The One Score That Can Improve Your Writing With A Single Click

I did an experiment. I can’t wait to tell you about it.

I heard about it from my good friend and master copywriter, Mark Ford

There’s one trick that everybody who writes sales knows and nobody else seems to know. This trick is so effective that Microsoft Word has it even built in so you can test while you write.

First, I took the 30 most popular articles on LinkedIn yesterday, ranked by pageviews.

Then I took the nine front page articles from three college newspapers: The Cornell Daily Sun, The Yale Daily News, The Daily Tarheel (Duke).

For each article I calculated the most important score that every writer should keep track of:

The F-K score.

The Flesch-Kincaid score determines what grade level you are writing. If your score is 10, you are writing at a 10th grade reading level. If your score is 12, you are writing at a 12th grade level. And so on.

The F-K score is calculated by words per sentence (lower is better), syllables per word (lower is better), and a few other factors.

Good sales writers aim for as low a level as possible. Anything greater than 8 is considered bad sales writing. People get fired over it.

But does that mean it’s bad writing? If you write at a 7th grade level, is your writing not getting your point across in an adult manner? Maybe it’s too simple?

I don’t know. You decide.

One of the top-ranked articles on LinkedIn the other day was by Gretchen Rubin. She is a New York Times best-selling author.

She wrote “The Happiness Project,” one of my favorite books, which has sold over a million copies. She’s given TED talks. She’s been a guest on my podcast.

She’s also my cousin. But that’s another story.

Her article was written at a 5th grade level. She had the lowest F-K score of all 30 articles.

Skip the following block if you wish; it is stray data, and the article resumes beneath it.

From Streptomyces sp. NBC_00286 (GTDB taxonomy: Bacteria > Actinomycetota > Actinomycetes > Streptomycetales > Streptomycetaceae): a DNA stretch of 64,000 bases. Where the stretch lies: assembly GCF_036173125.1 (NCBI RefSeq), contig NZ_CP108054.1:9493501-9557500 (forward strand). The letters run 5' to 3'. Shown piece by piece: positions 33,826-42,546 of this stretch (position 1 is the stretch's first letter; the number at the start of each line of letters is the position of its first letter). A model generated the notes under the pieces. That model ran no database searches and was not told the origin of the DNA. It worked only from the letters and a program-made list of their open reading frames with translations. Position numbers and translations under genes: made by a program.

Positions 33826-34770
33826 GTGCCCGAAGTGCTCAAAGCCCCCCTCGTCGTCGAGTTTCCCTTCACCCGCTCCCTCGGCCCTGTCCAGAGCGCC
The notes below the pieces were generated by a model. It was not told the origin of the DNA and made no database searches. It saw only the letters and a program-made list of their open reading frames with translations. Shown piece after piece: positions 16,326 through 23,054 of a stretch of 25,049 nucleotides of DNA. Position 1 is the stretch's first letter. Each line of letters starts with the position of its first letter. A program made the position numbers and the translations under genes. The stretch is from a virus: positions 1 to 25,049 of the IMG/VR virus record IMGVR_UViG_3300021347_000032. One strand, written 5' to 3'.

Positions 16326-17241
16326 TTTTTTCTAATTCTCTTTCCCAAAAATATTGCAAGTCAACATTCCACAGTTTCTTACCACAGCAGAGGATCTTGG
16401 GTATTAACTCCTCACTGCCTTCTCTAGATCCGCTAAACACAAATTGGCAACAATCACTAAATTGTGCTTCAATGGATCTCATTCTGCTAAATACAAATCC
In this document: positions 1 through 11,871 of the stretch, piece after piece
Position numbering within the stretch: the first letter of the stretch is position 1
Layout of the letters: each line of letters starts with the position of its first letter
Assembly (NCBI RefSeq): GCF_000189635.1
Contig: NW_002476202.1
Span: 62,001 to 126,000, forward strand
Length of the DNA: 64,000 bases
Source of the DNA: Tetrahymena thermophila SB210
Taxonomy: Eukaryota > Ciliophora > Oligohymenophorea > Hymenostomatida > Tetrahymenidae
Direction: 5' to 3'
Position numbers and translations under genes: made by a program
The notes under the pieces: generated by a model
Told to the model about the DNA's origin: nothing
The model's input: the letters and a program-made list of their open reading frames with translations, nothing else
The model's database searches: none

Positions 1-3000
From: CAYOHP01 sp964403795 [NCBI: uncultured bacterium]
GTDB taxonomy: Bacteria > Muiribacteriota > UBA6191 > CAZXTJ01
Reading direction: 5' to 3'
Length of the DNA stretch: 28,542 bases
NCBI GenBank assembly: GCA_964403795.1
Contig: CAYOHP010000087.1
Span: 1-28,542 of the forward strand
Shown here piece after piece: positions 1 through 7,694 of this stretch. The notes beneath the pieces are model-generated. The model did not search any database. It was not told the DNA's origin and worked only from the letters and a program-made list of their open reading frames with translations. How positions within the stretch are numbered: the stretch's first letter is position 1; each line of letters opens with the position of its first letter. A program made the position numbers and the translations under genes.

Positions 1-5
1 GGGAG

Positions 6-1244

Of the 30, I had the next lowest F-K score at 6.4.

Jeff Hayden, who had the most page views by far, was writing at a 7th grade level.

On average, the 30 articles—all by best-selling authors, CEOs, entrepreneurs, great communicators—were written at an 8th grade reading level.

Meanwhile, the college newspapers had an average of a 12th grade level. The lowest score was 9. The highest score was 13.4.

When you want to express an idea, tell a story, share a vision, get your point across, be simple. Don’t use complicated words.

Maybe this is B.S. Maybe all these LinkedIn writers are writing for the lowest common denominator. Maybe it’s not good writing at all—just sales writing.

I don’t know, but I don’t think so. Of the 30, there were many best-selling authors.

But let’s look at other authors who have stood the test of time.

The F-K score of “Old Man and the Sea” is 4. The year after that book was published, Hemingway won the Nobel Prize.

“Heart of Darkness” by Joseph Conrad,considered one of the best books ever, was written at a 6th grade level.

“Crime and Punishment” by Dostoevsky was written at a 7th grade level.

The score for this post: 4.6

Meanwhile, here’s a sample sentence from one of the Cornell newspaper articles (F-K score: 13.4):

“What we’re trying to do is extrapolate positive language from currently existing policies on campus and for once tell people what they can do rather than what they can’t do,” Balik said. “Ideally, this is something that will bring together all constituent assemblies, all the members of the community and really make Cornell a place that’s easier to navigate for all.”

Good luck with that.

The skill of writing effectively is more important than ever. Texts, emails, articles, tweets, books, updates, ads, etc. Writing is how we share and communicate in our lives.

If you have a vision and want your ideas to be heard, then write below an 8th grade level. Don’t be fancy. Don’t show off your semicolons.

Why write something that only few will want to read?

Here is a guide to get you started: Can you write a letter like this one?

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